- Sometime later, Local 2267 changed its mind and asked the court to block arbitration. The judge responded to their arguments and rejected all their claims, including the claim that the ground rules required every member of the negotiating team to vote in favor of any agreement reached.
- During the three day arbitration hearing, both sides had ample time to submit evidence, call witnesses under oath, and argue their case.
- The arbitration panel ruled that outsourcing was justified by our financial situation, and was in the best interest of the public.
- The Board’s Last Best Offer in arbitration included:
o Allowing the Board of Education to outsource when it deems it to be in the best interest of Bristol Schools.
o Severance payment of $1000 to each affected bargaining unit employee who is offered a reasonable, comparable position with the food service provider.
o Severance payment of $3000 to each affected bargaining unit employee who is not offered such a position, provided he or she made a good faith effort to secure one.
- During the course of the three day arbitration hearing the following facts were presented through an examination of the RFP, the tentative contract with Whitsons, sworn testimony and documentation.
- In accordance with the Code of Federal Regulations and the Connecticut State Department of Education, Bristol Schools must:
o Retain control of the quality and extent of its food service.
o Retain control of all the prices to be charged for meals. We determine the price of a student lunch.
o Assure that all State and local regulations are being met.
o Establish and maintain an advisory board composed of parents, teachers, and students to assist in menu planning.
o Retain control and overall financial responsibility for the operation.
o Retain unlimited access to all areas used by the vendor for the purpose of inspection and audits.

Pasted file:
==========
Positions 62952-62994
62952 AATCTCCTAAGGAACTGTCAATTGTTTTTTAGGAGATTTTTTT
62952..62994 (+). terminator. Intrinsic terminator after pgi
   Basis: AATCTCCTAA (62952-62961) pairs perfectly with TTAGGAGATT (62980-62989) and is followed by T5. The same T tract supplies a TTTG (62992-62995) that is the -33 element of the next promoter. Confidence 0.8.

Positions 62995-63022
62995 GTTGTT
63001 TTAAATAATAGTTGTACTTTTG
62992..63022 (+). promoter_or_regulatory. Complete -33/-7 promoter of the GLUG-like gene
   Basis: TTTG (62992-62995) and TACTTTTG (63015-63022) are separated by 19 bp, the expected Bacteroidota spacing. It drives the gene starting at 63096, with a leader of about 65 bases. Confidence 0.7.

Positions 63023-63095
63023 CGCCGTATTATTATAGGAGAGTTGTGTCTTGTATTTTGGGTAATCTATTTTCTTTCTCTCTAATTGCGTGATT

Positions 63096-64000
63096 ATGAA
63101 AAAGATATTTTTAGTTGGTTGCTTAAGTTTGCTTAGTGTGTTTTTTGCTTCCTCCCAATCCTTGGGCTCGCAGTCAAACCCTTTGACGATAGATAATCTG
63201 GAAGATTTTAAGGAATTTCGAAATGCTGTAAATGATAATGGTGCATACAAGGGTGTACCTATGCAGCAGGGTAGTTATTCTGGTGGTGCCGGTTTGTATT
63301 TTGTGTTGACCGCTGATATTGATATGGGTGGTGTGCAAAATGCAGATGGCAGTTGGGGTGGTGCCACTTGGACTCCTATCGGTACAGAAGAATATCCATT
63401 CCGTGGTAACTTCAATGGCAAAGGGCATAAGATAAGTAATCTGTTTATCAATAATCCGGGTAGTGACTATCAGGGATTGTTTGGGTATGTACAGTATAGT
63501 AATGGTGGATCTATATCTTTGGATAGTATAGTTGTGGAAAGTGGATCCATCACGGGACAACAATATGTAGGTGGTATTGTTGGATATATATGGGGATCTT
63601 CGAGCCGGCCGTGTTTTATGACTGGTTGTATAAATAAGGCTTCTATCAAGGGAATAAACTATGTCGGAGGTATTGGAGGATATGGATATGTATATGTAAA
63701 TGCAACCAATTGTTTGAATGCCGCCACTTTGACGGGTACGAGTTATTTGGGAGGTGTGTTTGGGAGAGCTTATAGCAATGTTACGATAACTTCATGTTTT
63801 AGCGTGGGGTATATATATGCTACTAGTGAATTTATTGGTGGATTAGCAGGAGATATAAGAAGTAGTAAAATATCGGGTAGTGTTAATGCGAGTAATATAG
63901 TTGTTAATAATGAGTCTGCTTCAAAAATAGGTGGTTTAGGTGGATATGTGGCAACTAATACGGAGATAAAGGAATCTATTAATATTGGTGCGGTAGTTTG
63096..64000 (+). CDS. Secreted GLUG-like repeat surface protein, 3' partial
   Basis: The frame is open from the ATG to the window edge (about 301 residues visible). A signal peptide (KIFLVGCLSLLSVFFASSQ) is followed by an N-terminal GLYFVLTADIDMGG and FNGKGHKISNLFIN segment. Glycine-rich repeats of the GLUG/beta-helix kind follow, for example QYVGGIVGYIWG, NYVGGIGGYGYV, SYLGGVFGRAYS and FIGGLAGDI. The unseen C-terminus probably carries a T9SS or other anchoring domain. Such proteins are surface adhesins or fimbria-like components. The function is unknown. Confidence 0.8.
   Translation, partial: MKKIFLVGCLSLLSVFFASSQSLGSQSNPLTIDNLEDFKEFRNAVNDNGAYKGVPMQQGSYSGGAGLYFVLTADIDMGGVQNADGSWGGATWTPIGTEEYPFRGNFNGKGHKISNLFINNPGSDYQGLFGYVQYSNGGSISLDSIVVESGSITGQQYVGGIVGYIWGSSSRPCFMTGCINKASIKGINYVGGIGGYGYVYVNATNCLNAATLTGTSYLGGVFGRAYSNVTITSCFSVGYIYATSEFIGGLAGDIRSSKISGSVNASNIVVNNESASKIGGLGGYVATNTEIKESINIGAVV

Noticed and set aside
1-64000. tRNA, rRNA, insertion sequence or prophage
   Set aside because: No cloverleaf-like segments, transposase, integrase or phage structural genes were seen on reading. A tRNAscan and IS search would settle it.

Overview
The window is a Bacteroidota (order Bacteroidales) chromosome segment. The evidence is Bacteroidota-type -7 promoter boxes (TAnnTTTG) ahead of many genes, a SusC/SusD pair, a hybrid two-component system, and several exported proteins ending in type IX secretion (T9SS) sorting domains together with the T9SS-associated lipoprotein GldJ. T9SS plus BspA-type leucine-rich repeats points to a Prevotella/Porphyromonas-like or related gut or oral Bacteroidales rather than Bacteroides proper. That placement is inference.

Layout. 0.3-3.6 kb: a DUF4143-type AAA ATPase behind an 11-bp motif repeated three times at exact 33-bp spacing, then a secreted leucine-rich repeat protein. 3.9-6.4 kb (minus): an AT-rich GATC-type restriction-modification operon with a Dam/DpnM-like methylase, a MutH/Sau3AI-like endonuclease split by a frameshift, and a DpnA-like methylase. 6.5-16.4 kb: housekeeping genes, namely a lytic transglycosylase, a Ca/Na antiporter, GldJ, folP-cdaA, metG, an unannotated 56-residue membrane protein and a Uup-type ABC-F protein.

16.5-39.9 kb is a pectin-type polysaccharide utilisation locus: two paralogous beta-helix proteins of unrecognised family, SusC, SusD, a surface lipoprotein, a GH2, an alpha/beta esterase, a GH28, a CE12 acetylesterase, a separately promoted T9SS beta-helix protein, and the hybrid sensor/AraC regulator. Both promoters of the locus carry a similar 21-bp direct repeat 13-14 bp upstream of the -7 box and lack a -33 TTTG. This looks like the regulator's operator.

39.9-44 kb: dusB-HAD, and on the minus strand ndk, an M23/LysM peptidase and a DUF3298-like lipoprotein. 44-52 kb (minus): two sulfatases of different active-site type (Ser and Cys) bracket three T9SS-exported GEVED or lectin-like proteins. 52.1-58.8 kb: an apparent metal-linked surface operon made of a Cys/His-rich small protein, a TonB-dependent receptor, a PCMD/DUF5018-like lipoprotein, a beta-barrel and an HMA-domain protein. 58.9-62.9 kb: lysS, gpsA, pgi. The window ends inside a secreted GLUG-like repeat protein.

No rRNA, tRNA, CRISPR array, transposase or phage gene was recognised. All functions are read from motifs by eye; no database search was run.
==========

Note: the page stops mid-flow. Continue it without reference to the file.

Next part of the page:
o Insure that all USDA donated foods, rebates, refunds, trade allowances and discounts accrue only to the benefit of the District.
o Retain signature authority to approve reimbursement claims monthly.
- The contract with Whitsons is for one year and subject to four additional one-year renewals upon consent of both parties.
- Whitsons has testified that it is to their advantage and will make every effort to hire all current employees.
- During the summer transition, employees will be eligible for unemployment benefits. The benefit ranges from $1000 to $2400 with the average benefit being $1500 for the summer months.
- Whitsons has testified that it fully expects and is willing to work with AFSCME or any other union the workforce chooses as their representative.
- Whitsons is charged with following BOE policy. It is not the policy of the BOE to have a youngster go unfed.
- Whitsons has testified that their goal and average use of local vendors is 52%. We currently are at 25%.
- The contract calls for Whitsons to amortize their $220,000 equipment investment over five years. If the BOE were to change vendors during this time the successor company would be required to pay the unamortized portion of the investment. There would be no cost to the BOE.
- Whitsons administrative/management fee is paid through the cost of meals. There is no cost to the BOE.
- If the BOE were to change vendors, all employees then working for Whitsons could be rehired by the new vendor with the exception of management/professional employees such as Vice President, District Manager, Food Service Director, Supervisor, Chief, Nutritionist or Dietician.
- All breads must be delivered fresh daily.
- Whitsons will offer a hot breakfast program in our schools. A program we were never able to provide our children due to labor costs.
- Whitsons has the capacity to offer a dinner service. Something we would like to consider with our higher poverty schools.